In the previous tutorial I examined how the guitar competes with other instruments in a typical band set-up because of overlapping frequencies.
I also offered solutions, such as:
- Choose a guitar wisely, as wood, pickups, and so on have a bearing on being heard
- When working with another guitarist, go for the opposite of their set-up, such as guitar, amplifier and so on
- Point the speakers at your head
- Put distance between yourself and other instruments, such as drums and keyboards
In this tutorial I’ll explain the choosing and setting up an amplifier.
Before starting with the input, consider the output.
The Most Overlooked Part of the Sound
Whilst choosing the right guitar, amp and effects is important, the guitar speaker is often ignored. After all, speakers are speakers, right.
My epiphany occurred at a guitar show when a Celestion demonstrator switched between three speaker cabinets whilst playing. Despite all being from the same manufacturer, the difference from speaker to speaker was night and day.
If you’ve a nice amp, the accompanying speaker’s likely to be of a decent quality. If not, you should consider an upgrade. Typically £70 to £150, it’s a tonal improvement far cheaper than a new amp or guitar.
You could spend hours staring at frequency response graphs, or read the many arguments as to alnico versus ceramic magnets.
The simplest solution, however, is to find guitar sounds you like, then research the speakers that are being used.
Alternatively, try searching YouTube for guitar speaker comparison. Ensure you’re listening on decent speakers or headphones to really hear the differences.
Choosing an Amp
In an ideal world—amps are amps—they’d all do the same job. If that were true, however, there wouldn’t be the huge range of makes and models that exists currently.
It is true that some amps have different or pronounced characteristics.
Certain brands have become synonymous with particular styles or tones. For example, if I say Marshall, you’re unlikely to think of your favourite jazz guitarist.
The point I’m making here is, if you’ve a certain sound in mind, some amps are better suited than others, and that may help you get the right tone straight away. That said, don’t be swayed by brand image—if it sounds right to you, then it is.
Now to examine the major controls.
These differ from one manufacturer to another, but, broadly speaking, you usually have the following:
- Gain/Pre Gain
- Volume/Post Gain
- Mid (sometimes omitted)
There can be other controls, such as Presence, but I'll concentrate on those listed.
Gain and Volume
Everyone knows what volume means—more is louder, less is quieter. The word gain’ is often associated with distortion. This is true, but only because excessive usage leads to it.
The best way to understand how they work is to view gain as the input signal, and volume as the output signal.
In simple terms, the sound is cleaner if you keep the gain low and the volume high.
Conversely, you’ll hit distortion sooner if you increase the gain whilst lowering the volume.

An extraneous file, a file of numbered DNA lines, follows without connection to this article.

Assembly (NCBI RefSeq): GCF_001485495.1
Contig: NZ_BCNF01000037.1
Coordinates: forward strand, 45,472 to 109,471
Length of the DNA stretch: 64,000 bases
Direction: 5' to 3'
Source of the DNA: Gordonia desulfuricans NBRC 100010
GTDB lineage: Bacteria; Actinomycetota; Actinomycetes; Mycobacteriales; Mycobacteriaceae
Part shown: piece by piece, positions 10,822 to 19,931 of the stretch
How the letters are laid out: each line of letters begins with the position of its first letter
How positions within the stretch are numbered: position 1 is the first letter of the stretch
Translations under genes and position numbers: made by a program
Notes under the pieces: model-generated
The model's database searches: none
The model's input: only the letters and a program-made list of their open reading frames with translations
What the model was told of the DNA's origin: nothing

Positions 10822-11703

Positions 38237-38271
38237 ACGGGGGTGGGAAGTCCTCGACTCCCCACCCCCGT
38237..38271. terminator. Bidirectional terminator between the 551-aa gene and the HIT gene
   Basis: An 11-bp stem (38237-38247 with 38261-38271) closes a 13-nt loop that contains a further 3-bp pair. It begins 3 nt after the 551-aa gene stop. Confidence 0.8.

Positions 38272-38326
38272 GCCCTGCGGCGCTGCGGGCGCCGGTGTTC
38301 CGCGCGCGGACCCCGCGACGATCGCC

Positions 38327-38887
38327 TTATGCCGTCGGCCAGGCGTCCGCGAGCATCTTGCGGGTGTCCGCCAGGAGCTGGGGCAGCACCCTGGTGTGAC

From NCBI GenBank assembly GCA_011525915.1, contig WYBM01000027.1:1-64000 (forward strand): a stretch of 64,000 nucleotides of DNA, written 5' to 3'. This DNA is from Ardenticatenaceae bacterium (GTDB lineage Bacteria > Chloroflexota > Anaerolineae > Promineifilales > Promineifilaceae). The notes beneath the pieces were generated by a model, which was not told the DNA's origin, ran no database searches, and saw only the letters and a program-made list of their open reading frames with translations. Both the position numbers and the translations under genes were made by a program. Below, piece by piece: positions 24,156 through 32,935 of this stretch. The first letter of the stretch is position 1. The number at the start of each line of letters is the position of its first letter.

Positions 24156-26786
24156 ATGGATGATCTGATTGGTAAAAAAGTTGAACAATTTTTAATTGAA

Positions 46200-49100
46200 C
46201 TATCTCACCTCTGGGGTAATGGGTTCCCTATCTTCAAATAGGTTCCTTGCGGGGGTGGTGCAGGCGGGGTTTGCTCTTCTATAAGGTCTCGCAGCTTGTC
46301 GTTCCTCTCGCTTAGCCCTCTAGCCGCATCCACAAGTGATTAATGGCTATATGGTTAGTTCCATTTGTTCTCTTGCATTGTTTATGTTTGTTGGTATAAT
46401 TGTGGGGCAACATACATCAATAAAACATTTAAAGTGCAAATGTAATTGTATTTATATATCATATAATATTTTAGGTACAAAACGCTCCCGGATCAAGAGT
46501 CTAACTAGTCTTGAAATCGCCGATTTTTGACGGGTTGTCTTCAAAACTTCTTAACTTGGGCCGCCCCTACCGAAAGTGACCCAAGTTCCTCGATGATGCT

When playing a single channel amp, I’ll typically set the gain-to-volume ratio as 3:4. In other words, if my volume’s at 100%, the gain’s set to 75%.
Playing gently gives me a clean sound, but the gain ensures punch and robustness. Hitting the strings harder, the sound crunches up. For more dirt, an overdrive pedal set to low gain/high volume produces a fat yet articulate sound.
Short for equalisation, this refers to controls adjusting frequency levels within an audio signal. On the amp, this is covered by the Bass, Mid, and Treble controls. But these names, like the controls themselves, aren’t very precise.
Whilst the amp’s EQ controls are more useful than a single tone knob, they’re hardly the surgical tools common to recording studios. Most lack a Q control, which governs the size of the alteration being made. Without this, you’ve no idea how many frequencies are being affected.
Furthermore, even when these controls are set flat—neither cutting nor boosting—a lot of very famous amps have a slight dip in that all-important mid-range. Boosting the Middle does little to counter this, so cutting them makes it a lot worse.
Mids are important.
Home on the Midrange
A guitar’s typical frequency response is 80-4500Hz, putting it in the following ranges:
- Bass (60-250Hz)
- Low Mids (250-500Hz)
- Mids (500-2000Hz)
- High Mids (2000-4000Hz)
- Presence (4000-6000Hz)
The guitar’s therefore considered to be a predominantly mid-range instrument. With this in mind, here’s something to avoid.
Beloved of metal bands, the infamous Smile EQ refers to mids cut, bass and treble boosted. As preserving the mid-range is crucial, this approach is a bad idea. Trust me, for every gigging guitarist cutting their mids, there’s a sound engineer boosting them.
Therefore, keep the mids up, but don’t go crazy as you could create a very nasal, cocked wah sound.
As for bass, use less than you might think. Adding treble is fine, but too much induces harshness.
Set the controls halfway, and adjust from there. A good rule of thumb is dialling each control up to the point where it’s obnoxious, and then back a bit.
You may have seen an amp with stickers around the controls. This is the set-and-forget approach, something I wouldn’t endorse, as the sound changes from room to room, venue to venue.
Achieving clarity in a band is having the right tools and understanding how they work. In terms of the amp:
- Research the one that suits you best
- A different speaker can completely change the sound
- Balance volume and gain according to needs
- Preserve the midrange
- Easy on the bass
- Go bright but not harsh
- Avoid Smile EQ
- Set EQ according to the room you’re in
In the next tutorial, I’ll demonstrate the effects that can improve clarity in a live environment.